Snowden and Secrecy
There is very little middle ground with regard to Edward Snowden in polarized America. The former CIA snoop with a license to hack made a U-turn one year ago and blew the whistle on the “surveillance state” that he had served for eight years. Is he a hero or a felon, traitor or patriot, an immature narcissist or a martyr to the cause of freedom and privacy?
A few things seem indisputable. Snowden, a high school dropout who, in 2004 at age 21, enlisted in the US Army with the goal of freeing Iraqis from oppression, subsequently rose meteorically within America’s top-secret security apparatus. After a training accident cut his military career short, he went from security guard in 2005 to technical expert for the CIA in 2006. The following year he was stationed in Geneva, undercover with diplomatic credentials, as a cyber-security expert. Soon he would be earning well over six figures a year.
Clearly, this young man was really good with computers and that was enough for the CIA and later the National Security Agency (NSA). Both were hungry for talented people to staff their burgeoning digital data collection and surveillance projects with colorful names like PRISM and Blarney. Many new recruits on the frontlines of America’s cyber wars are, like Snowden, 20-somethings
In "No Place to Hide: Edward Snowden, the NSA, and the US Surveillance State," bestselling author and Guardian journalist Glenn Greenwald tells how he broke the story on the trove of top secret documents that Snowden had spirited away from purportedly secure government computers. Snowden, it turns out, was a fan of Greenwald’s reporting. He liked Greenwald’s criticism of America’s post-9/11 security policies, including the warrantless wiretapping during George W. Bush’s tenure. Snowden invited Greewald and another journalist to be the first to report on what he knew and the documents he had stolen. As shocking as anything else in this book is the fact that these three individuals – months after documents had been downloaded – appeared to be the only ones who were aware that America’s secrets had been compromised.
By 2010, having left the CIA, Snowden was working on NSA projects as a Dell Corporation employee. He had become disillusioned: “The stuff I saw really began to disturb me. I could watch drones in real time as they surveilled the people they might kill. You could watch entire villages and see what everyone was doing. I watched NSA tracking people’s Internet activity as they typed. I became aware of how invasive US surveillance capabilities had become.… And almost nobody knew it was happening.”
What was happening included the wholesale amassing of metadata about hundreds of millions of Americans: with the help of major providers like Verizon, Google, and AT&T, the NSA was gathering, analyzing, and storing telephone records, e-mail and Skype traffic, Facebook and other social media activity from people at home and abroad. Who Americans were communicating with, where, when, and for how long had become fair game regardless of whether these citizens were active in Al Qaeda or the 4-H Club. The agency also has the capacity to extract the content of these communications if it sees fit. The Wall Street Journal reported that the NSA interception system “has the capacity to reach roughly 75% of all US Internet traffic.” Famously, the NSA also was listening to German Chancellor Angela Merkel’s telephone conversations.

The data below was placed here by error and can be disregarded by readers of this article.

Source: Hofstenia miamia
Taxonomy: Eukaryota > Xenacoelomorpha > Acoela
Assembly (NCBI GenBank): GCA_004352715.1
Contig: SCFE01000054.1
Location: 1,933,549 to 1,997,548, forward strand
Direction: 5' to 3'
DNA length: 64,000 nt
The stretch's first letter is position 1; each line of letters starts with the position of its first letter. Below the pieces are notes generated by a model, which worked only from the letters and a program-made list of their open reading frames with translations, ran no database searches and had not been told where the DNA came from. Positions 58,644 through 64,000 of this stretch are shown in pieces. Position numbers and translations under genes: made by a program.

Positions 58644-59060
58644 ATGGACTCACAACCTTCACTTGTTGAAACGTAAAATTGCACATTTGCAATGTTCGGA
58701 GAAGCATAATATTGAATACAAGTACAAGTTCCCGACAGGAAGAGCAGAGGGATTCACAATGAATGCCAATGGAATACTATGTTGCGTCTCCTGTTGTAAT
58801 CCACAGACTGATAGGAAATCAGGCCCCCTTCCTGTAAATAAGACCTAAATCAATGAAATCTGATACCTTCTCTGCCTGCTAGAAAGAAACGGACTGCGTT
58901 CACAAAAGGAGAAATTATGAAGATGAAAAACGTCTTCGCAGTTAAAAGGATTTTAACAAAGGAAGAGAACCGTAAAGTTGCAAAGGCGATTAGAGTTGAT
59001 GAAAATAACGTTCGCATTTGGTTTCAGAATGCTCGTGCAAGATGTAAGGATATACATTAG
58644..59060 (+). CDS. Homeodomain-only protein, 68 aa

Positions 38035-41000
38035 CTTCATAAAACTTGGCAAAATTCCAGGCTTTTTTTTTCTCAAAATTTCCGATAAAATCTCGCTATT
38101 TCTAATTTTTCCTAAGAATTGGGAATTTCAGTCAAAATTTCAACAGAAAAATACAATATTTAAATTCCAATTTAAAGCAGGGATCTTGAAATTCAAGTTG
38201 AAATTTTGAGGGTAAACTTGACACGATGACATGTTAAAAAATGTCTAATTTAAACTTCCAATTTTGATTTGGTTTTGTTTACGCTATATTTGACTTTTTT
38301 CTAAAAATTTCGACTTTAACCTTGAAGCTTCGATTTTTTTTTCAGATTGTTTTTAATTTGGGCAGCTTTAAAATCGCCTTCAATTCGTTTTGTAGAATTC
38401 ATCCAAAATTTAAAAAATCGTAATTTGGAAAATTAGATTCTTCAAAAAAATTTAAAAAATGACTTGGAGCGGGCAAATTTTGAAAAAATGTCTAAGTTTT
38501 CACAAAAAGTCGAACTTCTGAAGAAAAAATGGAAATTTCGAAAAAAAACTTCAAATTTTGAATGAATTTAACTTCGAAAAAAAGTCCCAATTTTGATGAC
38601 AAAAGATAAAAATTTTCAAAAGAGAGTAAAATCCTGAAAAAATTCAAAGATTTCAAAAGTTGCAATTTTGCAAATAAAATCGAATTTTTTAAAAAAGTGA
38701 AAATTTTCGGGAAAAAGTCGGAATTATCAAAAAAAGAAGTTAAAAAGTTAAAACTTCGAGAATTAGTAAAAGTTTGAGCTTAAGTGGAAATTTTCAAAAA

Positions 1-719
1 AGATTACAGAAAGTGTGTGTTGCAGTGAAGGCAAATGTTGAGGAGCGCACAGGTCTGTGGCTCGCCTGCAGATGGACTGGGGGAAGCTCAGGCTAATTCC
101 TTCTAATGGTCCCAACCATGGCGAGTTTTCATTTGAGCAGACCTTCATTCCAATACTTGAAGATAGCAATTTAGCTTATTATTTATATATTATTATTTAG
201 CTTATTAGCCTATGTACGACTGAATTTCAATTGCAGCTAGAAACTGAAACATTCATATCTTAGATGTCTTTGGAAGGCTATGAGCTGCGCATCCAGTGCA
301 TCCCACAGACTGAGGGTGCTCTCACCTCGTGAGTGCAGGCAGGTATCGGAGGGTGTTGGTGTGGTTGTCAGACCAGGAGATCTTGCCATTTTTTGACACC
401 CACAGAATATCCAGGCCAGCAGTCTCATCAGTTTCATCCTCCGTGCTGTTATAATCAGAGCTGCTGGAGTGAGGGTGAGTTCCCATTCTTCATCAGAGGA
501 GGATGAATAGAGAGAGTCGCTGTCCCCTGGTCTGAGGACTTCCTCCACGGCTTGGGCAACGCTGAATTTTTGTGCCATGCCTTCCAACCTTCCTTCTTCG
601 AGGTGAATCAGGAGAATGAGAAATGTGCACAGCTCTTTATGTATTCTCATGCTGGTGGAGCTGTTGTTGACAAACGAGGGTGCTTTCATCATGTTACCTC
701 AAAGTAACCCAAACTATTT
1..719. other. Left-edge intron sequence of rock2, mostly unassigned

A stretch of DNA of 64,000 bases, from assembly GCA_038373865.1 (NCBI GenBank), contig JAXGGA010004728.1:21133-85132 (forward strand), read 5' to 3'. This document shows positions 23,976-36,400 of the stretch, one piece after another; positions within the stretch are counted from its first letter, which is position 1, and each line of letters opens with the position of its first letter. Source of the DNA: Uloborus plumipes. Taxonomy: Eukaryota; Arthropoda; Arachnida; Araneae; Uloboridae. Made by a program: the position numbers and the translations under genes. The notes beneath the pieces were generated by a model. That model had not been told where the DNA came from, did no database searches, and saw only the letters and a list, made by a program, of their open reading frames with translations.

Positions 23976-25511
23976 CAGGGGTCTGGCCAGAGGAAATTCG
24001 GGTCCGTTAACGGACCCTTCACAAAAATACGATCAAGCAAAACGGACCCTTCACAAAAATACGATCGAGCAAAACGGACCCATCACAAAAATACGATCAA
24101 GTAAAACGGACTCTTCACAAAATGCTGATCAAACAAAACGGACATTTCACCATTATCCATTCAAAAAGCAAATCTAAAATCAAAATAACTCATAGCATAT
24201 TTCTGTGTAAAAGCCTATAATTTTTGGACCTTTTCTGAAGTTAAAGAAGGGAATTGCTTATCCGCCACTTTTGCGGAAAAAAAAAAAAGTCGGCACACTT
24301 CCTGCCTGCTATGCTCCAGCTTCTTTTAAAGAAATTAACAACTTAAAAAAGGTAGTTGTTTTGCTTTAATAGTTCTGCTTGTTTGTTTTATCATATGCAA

Greenwald writes: “[Snowden’s] archive revealed the technical means used to intercept communications: the NSA’s taping of Internet servers, satellites, underwater fiber-optic cables, local and foreign telephone systems, and personal computers.” If the NSA didn’t reach its goal of “collecting it all,” it was gathering enough – 20 billion communication events (Internet and telephone) from around the world daily, according to Greenwald – that the agency could hardly store, much less analyze it.
Those who view Snowden as a traitor or a common thief will find this book tough sledding. Greenwald believes his subject is a hero who has done his country a great service by documenting how its government is violating the Fourth Amendment to the Constitution, which states: “The right of the people to be secure in their persons, houses, papers, and effects against unreasonable searches and seizures, shall not be violated….”
But even those who agree that having a full-blown debate on the balance between security, freedom, and privacy is healthy may find the book wanting in certain particulars. The author’s advocacy can be relentless and repetitious. He also is disdainful of major media entities that he believes are too cozy with the government – even as he quotes liberally from them to bolster his commentary.
A clear deficiency is the almost total lack of reporting on Snowden’s life, before or after his revelations shocked the world. The truth about him is undoubtedly more complex and interesting than the superficial whistleblower-in-shining-armor portrait that Greenwald conjures. The author also fails to address his subject’s residency in Russia, a nation not renowned for its devotion to democracy, the rule of law, or the rights of its citizens.
In the end, however, it is hard to argue with Greenwald’s contention that “the NSA is the definitive rogue agency” or this statement by Snowden: “I have been to the darkest corners of the government, and what they fear is light.” It is worth noting that while the US government asserts that its costly and ubiquitous surveillance efforts have stopped terrorist plots, it has yet to provide any specifics.